Next Train Headed South (Union Springs)

Union Springs
Next Train Headed South
Copper Creek CCCD-0140

One of the pleasures of following the bluegrass scene is seeing the progression of a talented band as they climb up the ladder of experience, to hear them gain confidence and professionalism, and to hear their music mature. We’ve been fortunate in recent years to see the development of some great new bands coming out of the local ranks. This new wave of talent is going to be the foundation of bluegrass music for the next generation. Joining that elite group now is Union Springs.

Union Springs hails from around Cincinnati, Ohio, one of those Midwestern hotbeds of bluegrass, so they’re certainly steeped in the tradition. In addition, mandolin player/singer Dwight McCall brings a store of bluegrass knowledge learned from his father, bluegrass pioneer Jim McCall. Union Springs’ previous releases (Ten Past Midnight and the all-gospel Help Me, Lord) were fine efforts, but with the release of Next Train Headed South, this talented quartet shows that they’re ready to take their place among the best.

The overall feel of their third release will remind you of the first couple of recordings by the Bluegrass Cardinals. All the necessary elements are here - driving rhythm, tasteful instrumental work, great dynamics and, standing out above everything else, exceptional harmonies. The little touches and attention to detail shine on Next Train Headed South. The arrangements are thoughtful and interesting. The instrumental solos, particularly Tim Strong’s guitar breaks, are clever, clean and melodic.

Over half of the tunes were written by members of the band, and the craftsmanship is high. They’ve added some fresh, well-written material that could just as well have been around for years. Dwight McCall handles most of the lead vocals, and these guys have the high lead trios down cold - Randy Pollard’s Lost In Love will melt your soul. The title track, written by McCall, is a powerhouse with driving rhythm and clever arrangement. Bass player Jon Weisberger (unknown no more) penned the beautiful and sentimental My Heart’s Bouquet and In My Dreams.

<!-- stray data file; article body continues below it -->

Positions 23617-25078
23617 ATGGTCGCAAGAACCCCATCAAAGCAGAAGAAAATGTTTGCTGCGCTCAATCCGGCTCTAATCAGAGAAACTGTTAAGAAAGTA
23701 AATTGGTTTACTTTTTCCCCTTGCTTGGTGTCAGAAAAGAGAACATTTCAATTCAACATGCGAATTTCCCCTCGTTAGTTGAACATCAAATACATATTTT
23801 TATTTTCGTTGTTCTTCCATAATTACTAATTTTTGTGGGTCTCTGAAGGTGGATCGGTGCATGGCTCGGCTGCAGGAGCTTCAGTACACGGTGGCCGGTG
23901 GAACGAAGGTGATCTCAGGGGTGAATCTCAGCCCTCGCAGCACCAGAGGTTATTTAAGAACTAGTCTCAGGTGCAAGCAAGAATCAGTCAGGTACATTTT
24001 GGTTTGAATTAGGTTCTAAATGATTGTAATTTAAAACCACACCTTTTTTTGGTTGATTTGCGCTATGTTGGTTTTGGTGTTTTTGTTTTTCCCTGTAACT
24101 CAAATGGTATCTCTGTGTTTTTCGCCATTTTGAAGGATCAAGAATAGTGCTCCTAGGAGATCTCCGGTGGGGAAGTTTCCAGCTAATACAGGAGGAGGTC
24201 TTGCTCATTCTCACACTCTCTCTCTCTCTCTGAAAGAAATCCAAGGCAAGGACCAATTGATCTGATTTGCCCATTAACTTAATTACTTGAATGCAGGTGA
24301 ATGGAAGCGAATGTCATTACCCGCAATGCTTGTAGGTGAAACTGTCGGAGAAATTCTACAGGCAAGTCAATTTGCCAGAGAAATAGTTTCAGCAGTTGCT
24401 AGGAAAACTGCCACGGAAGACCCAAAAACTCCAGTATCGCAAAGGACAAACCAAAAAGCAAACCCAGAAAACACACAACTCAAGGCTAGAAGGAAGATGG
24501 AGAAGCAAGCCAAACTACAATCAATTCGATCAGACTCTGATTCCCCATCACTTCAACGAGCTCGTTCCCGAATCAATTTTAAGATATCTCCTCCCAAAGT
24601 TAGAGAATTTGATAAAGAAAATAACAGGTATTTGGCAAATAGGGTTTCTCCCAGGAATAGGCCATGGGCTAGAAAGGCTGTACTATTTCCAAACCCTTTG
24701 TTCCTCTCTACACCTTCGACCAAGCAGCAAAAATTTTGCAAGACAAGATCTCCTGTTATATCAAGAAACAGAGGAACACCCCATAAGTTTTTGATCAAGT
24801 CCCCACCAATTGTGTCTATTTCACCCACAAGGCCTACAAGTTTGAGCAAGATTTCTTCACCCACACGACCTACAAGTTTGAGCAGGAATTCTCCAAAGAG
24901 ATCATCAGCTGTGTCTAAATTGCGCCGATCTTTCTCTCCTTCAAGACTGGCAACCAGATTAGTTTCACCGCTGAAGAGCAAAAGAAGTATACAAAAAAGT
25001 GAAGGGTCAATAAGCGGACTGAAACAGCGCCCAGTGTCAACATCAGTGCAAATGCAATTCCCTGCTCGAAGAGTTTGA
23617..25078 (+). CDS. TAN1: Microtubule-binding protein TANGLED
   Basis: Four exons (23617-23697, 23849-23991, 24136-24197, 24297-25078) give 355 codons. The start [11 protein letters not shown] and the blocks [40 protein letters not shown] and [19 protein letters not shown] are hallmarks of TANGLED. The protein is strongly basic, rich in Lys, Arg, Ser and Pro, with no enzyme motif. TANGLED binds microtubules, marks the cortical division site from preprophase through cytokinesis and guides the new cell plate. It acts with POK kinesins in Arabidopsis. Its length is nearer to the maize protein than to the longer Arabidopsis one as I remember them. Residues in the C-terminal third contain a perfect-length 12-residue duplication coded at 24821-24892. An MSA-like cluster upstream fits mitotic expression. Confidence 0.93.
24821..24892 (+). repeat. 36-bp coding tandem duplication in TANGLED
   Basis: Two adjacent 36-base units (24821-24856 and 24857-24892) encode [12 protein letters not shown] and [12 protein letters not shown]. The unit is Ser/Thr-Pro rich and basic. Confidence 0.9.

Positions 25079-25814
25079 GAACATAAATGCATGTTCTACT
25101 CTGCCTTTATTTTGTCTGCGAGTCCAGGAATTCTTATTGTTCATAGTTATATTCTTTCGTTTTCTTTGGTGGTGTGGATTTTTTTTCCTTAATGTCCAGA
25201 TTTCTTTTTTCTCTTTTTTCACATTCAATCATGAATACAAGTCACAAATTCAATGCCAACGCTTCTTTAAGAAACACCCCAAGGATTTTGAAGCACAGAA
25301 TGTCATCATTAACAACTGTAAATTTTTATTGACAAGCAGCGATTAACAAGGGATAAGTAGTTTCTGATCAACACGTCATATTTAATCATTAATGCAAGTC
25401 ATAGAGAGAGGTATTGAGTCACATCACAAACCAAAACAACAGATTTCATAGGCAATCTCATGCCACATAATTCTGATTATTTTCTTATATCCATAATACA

Union Springs also effectively digs back into older material. Pride comes from Janie Fricke, and it works just fine as a straight-up bluegrass trio. My personal favorite is Wendy Smith’s Carolyn The Teenage Queen, a tale of hopeless love and death which echoes the Cardinal’s version of The Girl At The Crossroads Bar, both in sound and attitude. God’s Own Singer and The Leaves That Are Green are familiar, but are played with the kind of freshness that makes them sound like the first time you heard them. The two songs written by Jim McCall - A Rambler And A Rover and A Hard Road To Travel - deserve special note. They're pretty obscure and don't deserve that fate.

The recording quality is exceptional. The band plays with taste and restraint, making use of clever fills and riffs, not clutter. It takes a lot of maturity to take advantage of the space in a melody instead of loading up with a lot of excess notes. Guest fiddle player Tim Smith rounds out the sound and fits in like he’s been working with the band all along.

The future of bluegrass music is in good hands. Bands like Front Range, Cornerstone and now, Union Springs, show that they know where the music comes from and they’re putting as much into it as any of their predecessors. This is an exceptional recording from a top notch band. Highly recommended.

(Copper Creek Records, PO Box 3161, Roanoke, VA 24015)
Published in Bluegrass Unlimited, June 1996. Used with permission.